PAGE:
Worst kept secret
Israel’s forgotten tribe is supposed to be a feather-light food/travel piece and or the most part it is. But the BBC never loses the opportunity to stick the
knife fork into Israel. The writer Dan Savery Raz is portrayed as an expert on Israel (co-authored the latest Lonely Planet Israel & the Palestinian Territories guide-book which makes one wonder about his other contributions to the BBC, Haaretz, Time Out, EasyJet Traveller and The Jerusalem Report.
It starts badly. Contrary to popular belief, the Holy Land is not just home to two peoples – Israelis and Palestinians – but a diverse mix of cultures. Minority groups in Israel include the A-B-C-D-E of Arabs, Bedouins†, Copts, Druze and Ethiopians. Although most visitors may know something of Bedouins, the delights of the Druze tribe are a well-kept secret.
Raz may have wanted to keep to his A-B-C-D-E imagery but in the process sacrificed accuracy. All Bedouin are Arabs. The majority Arab ‘Palestinian’ population have different customs and dialects but both are subsets of the larger group ie Arabs. Similarly except for a tiny group of possibly 2000 Ethiopian Orthodox Christians (ironically probably converted from Ethiopian Jews in the 4th century CE) all Ethiopians in Israel are Jewish and Israeli.
Who keeps the Druze a secret, except perhaps the BBC?
Widely regarded as a friendly community that lives in peace with Israel and its neighbours, the Druze people are an often-overlooked religious Arab minority (82.6% of Arabs in Israel are Sunni Muslim, 9% are Druze and 9% are Christian Arabs). Worldwide, there are around one million Druze living mainly in Syria and Lebanon, with 104,000 in Israel. Although they speak Arabic, the Druze are not Muslim, but call themselves muwahhidun (monotheists).
Although Arabic speaking most Israeli Druze don’t consider themselves Arabs and certainly reject the Arab nationalist agenda. This could have a great deal to do with persecution. “… Islam relegated the Jews to the “tolerated” and inferior status as dhimmis [tolerated “People of the Book”] while the Druze, designated as non-Muslims throughout history, wore the more ignoble badge of heretical apostates [khawarij] for exiting from the Muslim nation of believers. The Jews were punished with humiliation, and the Druze with death.” Nissan, Mordechai quoted by Lisa Murgatroyd.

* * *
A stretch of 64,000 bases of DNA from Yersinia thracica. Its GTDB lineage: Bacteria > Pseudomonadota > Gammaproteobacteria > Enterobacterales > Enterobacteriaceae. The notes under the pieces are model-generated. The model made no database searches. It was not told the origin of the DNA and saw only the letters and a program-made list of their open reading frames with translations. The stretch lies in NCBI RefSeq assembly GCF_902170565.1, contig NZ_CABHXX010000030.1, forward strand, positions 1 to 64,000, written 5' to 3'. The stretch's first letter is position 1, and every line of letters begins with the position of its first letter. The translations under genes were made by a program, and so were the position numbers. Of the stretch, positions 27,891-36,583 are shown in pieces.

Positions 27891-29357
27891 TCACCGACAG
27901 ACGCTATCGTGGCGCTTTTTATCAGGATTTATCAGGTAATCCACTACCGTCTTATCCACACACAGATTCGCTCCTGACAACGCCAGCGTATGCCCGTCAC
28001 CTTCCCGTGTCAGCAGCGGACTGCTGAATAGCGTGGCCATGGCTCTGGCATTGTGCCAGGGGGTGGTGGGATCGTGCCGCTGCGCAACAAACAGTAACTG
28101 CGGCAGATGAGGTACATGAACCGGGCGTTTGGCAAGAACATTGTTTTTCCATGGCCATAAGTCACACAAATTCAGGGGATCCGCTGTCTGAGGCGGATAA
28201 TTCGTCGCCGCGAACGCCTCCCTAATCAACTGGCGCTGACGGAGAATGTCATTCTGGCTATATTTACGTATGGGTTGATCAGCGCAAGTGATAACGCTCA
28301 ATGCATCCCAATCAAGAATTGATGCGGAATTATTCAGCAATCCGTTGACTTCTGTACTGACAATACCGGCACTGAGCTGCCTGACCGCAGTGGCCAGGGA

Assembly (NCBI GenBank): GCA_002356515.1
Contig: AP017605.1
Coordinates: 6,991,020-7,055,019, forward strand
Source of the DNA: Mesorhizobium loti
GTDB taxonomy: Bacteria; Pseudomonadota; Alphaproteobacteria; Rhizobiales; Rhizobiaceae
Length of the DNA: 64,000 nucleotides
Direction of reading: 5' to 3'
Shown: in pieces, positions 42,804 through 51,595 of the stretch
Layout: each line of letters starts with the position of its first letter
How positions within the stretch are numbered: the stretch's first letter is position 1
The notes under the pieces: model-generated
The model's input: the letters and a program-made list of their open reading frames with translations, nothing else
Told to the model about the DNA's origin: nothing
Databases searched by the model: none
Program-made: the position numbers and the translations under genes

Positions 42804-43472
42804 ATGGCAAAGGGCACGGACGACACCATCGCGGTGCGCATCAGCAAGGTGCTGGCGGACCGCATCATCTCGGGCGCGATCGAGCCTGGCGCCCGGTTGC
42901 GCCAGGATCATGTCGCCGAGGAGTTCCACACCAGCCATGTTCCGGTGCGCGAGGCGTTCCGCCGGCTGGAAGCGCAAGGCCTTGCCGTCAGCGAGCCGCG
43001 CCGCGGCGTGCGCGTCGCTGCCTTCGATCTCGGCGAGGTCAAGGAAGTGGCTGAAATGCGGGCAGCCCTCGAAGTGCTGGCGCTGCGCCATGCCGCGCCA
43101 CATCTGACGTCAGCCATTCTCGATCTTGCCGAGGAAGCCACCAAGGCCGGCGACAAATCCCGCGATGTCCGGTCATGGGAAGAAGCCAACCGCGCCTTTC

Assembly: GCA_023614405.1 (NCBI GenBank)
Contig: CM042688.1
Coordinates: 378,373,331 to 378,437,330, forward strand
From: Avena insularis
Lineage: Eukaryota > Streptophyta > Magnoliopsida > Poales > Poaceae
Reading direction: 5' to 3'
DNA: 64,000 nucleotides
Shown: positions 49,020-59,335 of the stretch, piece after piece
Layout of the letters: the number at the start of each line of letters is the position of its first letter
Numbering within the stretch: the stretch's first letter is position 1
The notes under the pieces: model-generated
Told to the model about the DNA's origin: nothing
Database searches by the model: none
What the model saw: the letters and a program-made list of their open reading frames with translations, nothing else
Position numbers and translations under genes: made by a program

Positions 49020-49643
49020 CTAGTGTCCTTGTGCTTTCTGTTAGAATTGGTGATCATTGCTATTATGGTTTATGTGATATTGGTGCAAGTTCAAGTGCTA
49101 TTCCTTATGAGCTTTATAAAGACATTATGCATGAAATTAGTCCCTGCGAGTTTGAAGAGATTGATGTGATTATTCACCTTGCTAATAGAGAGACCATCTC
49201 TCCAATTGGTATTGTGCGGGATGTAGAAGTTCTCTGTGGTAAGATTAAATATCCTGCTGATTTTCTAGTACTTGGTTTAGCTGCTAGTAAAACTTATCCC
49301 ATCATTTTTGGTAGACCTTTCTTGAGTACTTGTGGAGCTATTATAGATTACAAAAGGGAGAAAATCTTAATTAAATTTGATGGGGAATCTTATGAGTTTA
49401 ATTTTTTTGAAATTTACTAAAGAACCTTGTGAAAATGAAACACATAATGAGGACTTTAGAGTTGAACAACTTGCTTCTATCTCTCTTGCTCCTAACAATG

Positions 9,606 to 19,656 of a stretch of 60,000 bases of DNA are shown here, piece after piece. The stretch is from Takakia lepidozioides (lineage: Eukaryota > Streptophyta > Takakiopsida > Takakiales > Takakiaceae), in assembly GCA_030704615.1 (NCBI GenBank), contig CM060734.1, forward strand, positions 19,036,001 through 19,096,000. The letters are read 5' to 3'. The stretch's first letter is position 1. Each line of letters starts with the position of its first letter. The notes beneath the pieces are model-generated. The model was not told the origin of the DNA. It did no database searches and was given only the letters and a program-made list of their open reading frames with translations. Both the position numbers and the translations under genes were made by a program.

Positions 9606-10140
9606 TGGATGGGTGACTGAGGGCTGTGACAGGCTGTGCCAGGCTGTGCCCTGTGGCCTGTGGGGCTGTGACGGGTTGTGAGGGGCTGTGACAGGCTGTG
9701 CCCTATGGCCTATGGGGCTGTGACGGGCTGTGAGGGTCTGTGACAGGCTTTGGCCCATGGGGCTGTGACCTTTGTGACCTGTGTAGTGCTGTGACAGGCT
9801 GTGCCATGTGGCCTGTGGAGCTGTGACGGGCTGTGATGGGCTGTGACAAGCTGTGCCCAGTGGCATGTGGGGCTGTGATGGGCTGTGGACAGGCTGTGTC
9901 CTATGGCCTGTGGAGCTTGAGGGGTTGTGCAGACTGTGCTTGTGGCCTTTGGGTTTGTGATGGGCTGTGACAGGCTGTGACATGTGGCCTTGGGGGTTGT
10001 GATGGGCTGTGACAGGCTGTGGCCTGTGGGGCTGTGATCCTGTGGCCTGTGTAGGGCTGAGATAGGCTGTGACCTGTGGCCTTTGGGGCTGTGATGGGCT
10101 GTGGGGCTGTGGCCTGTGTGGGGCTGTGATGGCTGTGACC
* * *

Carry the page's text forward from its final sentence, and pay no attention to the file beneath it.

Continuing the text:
Since 1957, the Israeli government has designated the Druze a distinct ethnic community at the request of its communal leaders. In a survey conducted in 2008, Yussuf Hassan of the Tel Aviv University found that more than 94% of Druze youth classified themselves as “Druze-Israelis” in the religious and national context.
Blending Islamic, Hindu and Greek philosophy, the Druze believe in reincarnation and share prophets with Judaism, Christianity and Islam, including Moses, Jesus and Mohammed. They have their own flag, the Druze Star, with each of the five colours representing a prophet.
If one was going to describe the Druze religion the most important fact has been left out. The Druze religion is a ‘revealed’ religion only transmitted to initiates. As most Druze are not initiates (arguably a priesthood) most Druze only have a cursory knowledge of the details of the religion and and will refuse to divulge what they know to an outsider. Druze do not accept converts and marriage is only conducted within the religion.